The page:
Since now we’re learning subtracting fractions with unlike denominators, let’s take our numerators out of the picture for a moment and see what happens.
First case of
Visually it’s obvious that a fourth is twice as big as eighths. But note this, I didn’t say that a 4 is bigger than an 8. Let me elaborate.
When you see an 8 and a 4 in the denominator place, you might wonder how can a bigger number be smaller than a smaller one. But that’s why this is not an 8 and a 4, but an eighth (of a whole), therefore smaller than a fourth. I hope I didn’t make things worse with this "genius" elaboration. ;-)
In this next example we expand both of our fractions to meet the necessary same denominators criteria for adding and subtracting fractions with unlike denominators.
Since 2 and 7 are prime numbers (can’t be factored by any number except for 1 and itself), finding LCD is easy – we multiply them and get 14. So we’re transforming our halves and sevenths into 14ths by multiplying both numerator and denominator with missing-to-meet-14 factor. :-)
After that, it’s easy peasy.
Here’s another idea. Subtracting can also be representing as counting down, so if we count down 2 from 7 we get 5 (although this tactic is not so good for bigger numbers).
This "equalizing" denominators is very important, so let’s play some more.
In this situation we again have two prime numbers for denominators, so automatically we know that our LCD is the product of those two. So we’re cutting our third to 5 equal parts, and our fifth to 3 equal parts – and we have our 15ths. Afterwards the same pattern – subtracting numerators.
Now we remove the "crutches". Let’s try now without images. You can imagine they’re there if you like, but don’t worry, you should do fine without them.
In the following case we have 6ths and 15ths.
At the end we did some reducing by 3.
How did we do that? How to know with what numbers should we expand our fractions? Well, since this whole story is about subtracting fractions with unlike denominators, our first step as always is finding the LCD. So let’s focus on it for a moment.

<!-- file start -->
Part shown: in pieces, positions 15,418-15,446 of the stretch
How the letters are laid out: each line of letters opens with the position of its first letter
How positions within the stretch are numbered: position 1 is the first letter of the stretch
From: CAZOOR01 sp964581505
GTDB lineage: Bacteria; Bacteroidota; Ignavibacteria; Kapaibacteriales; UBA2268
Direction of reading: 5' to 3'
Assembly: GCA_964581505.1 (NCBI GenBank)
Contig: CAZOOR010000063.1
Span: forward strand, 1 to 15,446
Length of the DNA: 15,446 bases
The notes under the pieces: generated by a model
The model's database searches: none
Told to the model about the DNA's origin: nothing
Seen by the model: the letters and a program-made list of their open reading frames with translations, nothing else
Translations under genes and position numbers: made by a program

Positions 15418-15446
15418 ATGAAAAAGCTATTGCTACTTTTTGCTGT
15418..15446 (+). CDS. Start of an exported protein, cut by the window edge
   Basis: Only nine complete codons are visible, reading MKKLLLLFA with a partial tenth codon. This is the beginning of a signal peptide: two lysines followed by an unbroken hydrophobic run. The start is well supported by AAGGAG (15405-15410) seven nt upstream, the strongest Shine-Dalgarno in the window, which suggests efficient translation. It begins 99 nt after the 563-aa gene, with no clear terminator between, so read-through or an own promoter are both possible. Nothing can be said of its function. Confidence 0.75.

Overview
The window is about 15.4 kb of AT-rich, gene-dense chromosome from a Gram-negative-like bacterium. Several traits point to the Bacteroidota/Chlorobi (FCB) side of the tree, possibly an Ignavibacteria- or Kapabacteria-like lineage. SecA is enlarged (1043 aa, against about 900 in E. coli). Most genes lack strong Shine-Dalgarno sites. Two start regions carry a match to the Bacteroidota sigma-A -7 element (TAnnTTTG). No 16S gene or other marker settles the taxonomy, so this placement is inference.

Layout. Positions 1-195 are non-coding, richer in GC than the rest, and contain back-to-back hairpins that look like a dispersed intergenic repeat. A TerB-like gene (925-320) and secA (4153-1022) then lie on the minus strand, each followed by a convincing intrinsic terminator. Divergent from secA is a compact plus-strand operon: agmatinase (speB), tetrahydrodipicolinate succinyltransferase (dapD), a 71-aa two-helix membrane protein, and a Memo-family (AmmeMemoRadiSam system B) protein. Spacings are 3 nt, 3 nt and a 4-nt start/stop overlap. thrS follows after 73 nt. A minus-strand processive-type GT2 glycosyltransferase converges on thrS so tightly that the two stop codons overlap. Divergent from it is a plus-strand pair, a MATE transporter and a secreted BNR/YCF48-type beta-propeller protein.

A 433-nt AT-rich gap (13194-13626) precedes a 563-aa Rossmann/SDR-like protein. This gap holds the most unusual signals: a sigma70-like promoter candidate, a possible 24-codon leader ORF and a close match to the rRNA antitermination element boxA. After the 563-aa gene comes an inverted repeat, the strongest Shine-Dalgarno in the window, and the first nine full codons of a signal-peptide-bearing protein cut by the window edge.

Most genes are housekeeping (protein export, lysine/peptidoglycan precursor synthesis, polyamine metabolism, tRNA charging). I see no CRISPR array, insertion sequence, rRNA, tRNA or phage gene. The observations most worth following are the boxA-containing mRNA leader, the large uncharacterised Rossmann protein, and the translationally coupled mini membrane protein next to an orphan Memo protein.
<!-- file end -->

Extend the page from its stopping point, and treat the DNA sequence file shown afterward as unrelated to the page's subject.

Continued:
Finding an LCD
Since 6 and 15 are not prime numbers – they can be factored (i.e. represented as multiples of factors).
LCD (6,15) = 3 × 2 × 5 = 30
To "upgrade" our denominators to LCD, we multiply (expand) them by the "uncommon" factor(s) they don’t have (forget about the blue ones).
Now even more "serious" example.
The LCD in this case is 210. Simple subtraction afterwards, and again at the end, two even numbers that we can reduce (at least once) by 2.
I hear you yelling:
"Hey wise guy! You’re not going to get away with this! How the heck did you get 210 out of 30 and 42?!" :-/
Ok, ok! Hold your horses! I was going to explain the least common denominator story again. :-)
We’re looking for a (lowest) number that has all the factors of both numbers.
It’s like looking for "individual" LCDs for the factor pairs. First for common ones, then for different ones. Then we multiply them all to get our final LCD. OK? Sorry, let’s see an example. :-)
LCD (30,42) = 3 × 2 × 5 × 7 = 210
NOTE: Btw, the product of blue numbers gives us the GCF (greatest common factor) for 30 and 42.
If you need more help with LCD contact me and I’ll make a page especially for that.
Now let’s proceed to more complicated cases.
We apply everything we’ve learned before. We find the least common denominator, then we subtract the numerators, then at the end we reduce if necessary.
Please make sure that you pay attention on both pie images and numbers. It will deepen your understanding of subtracting fractions, as well as fractions in general.
In this second case 9 is the LCD for 9 and 3, so we’re "complicating" only the first fraction in order to get 9 by multiplying "up and down" by 3.
At the end we wrote it down in mixed fraction form.
The next subtracting fractions with unlike denominators case is an interesting one if you’re still struggling with what’s numerator and denominator.
Bottom line: All adding and subtracting fractions with unlike denominators "problems" start and end with finding an LCD for the denominators, so I advise you to master this skill.
In this case the (lowest) number that has 2 and 3 for factors is 6. Then what follows is easy, so I won’t waste your eye sight. :-)
Or in this case, the lowest number that has 2 and 5 for factors is 10. So you see, this subtracting with unlike denominators business is not such a big deal. :-)
Let’s kick out the help images, and try to fly solo on this subtracting fractions with unlike denominators plane.
There’s a short version of finding a LCD for 9 and 12:
LCD (9,12) = 3 × 3 × 4 = 36
(Again, the product of blue numbers gives us the GCF (greatest common factor) for 9 and 12.)
We could further factor number 4 to 2 × 2, but there’s no need since 3 and 4 doesn’t have any common factors.
Let’s have one more subtracting fractions with unlike denominators "pizza-less" example. :-)
This is how you get 72:
LCD (24,36) = 6 × 2 × 2 × 3 = 72
(And again, the product of blue numbers gives us the GCF (greatest common factor) for 24 and 36.)
We could further factor number 6 to 3×2, but there’s no need since it is clearly the common factor to 24 and 36, and that’s our first goal – finding as many common factors.
So at the end of this subtracting fractions with unlike denominators page – let’s conclude and present the necessary steps to subtract fractions with different denominators.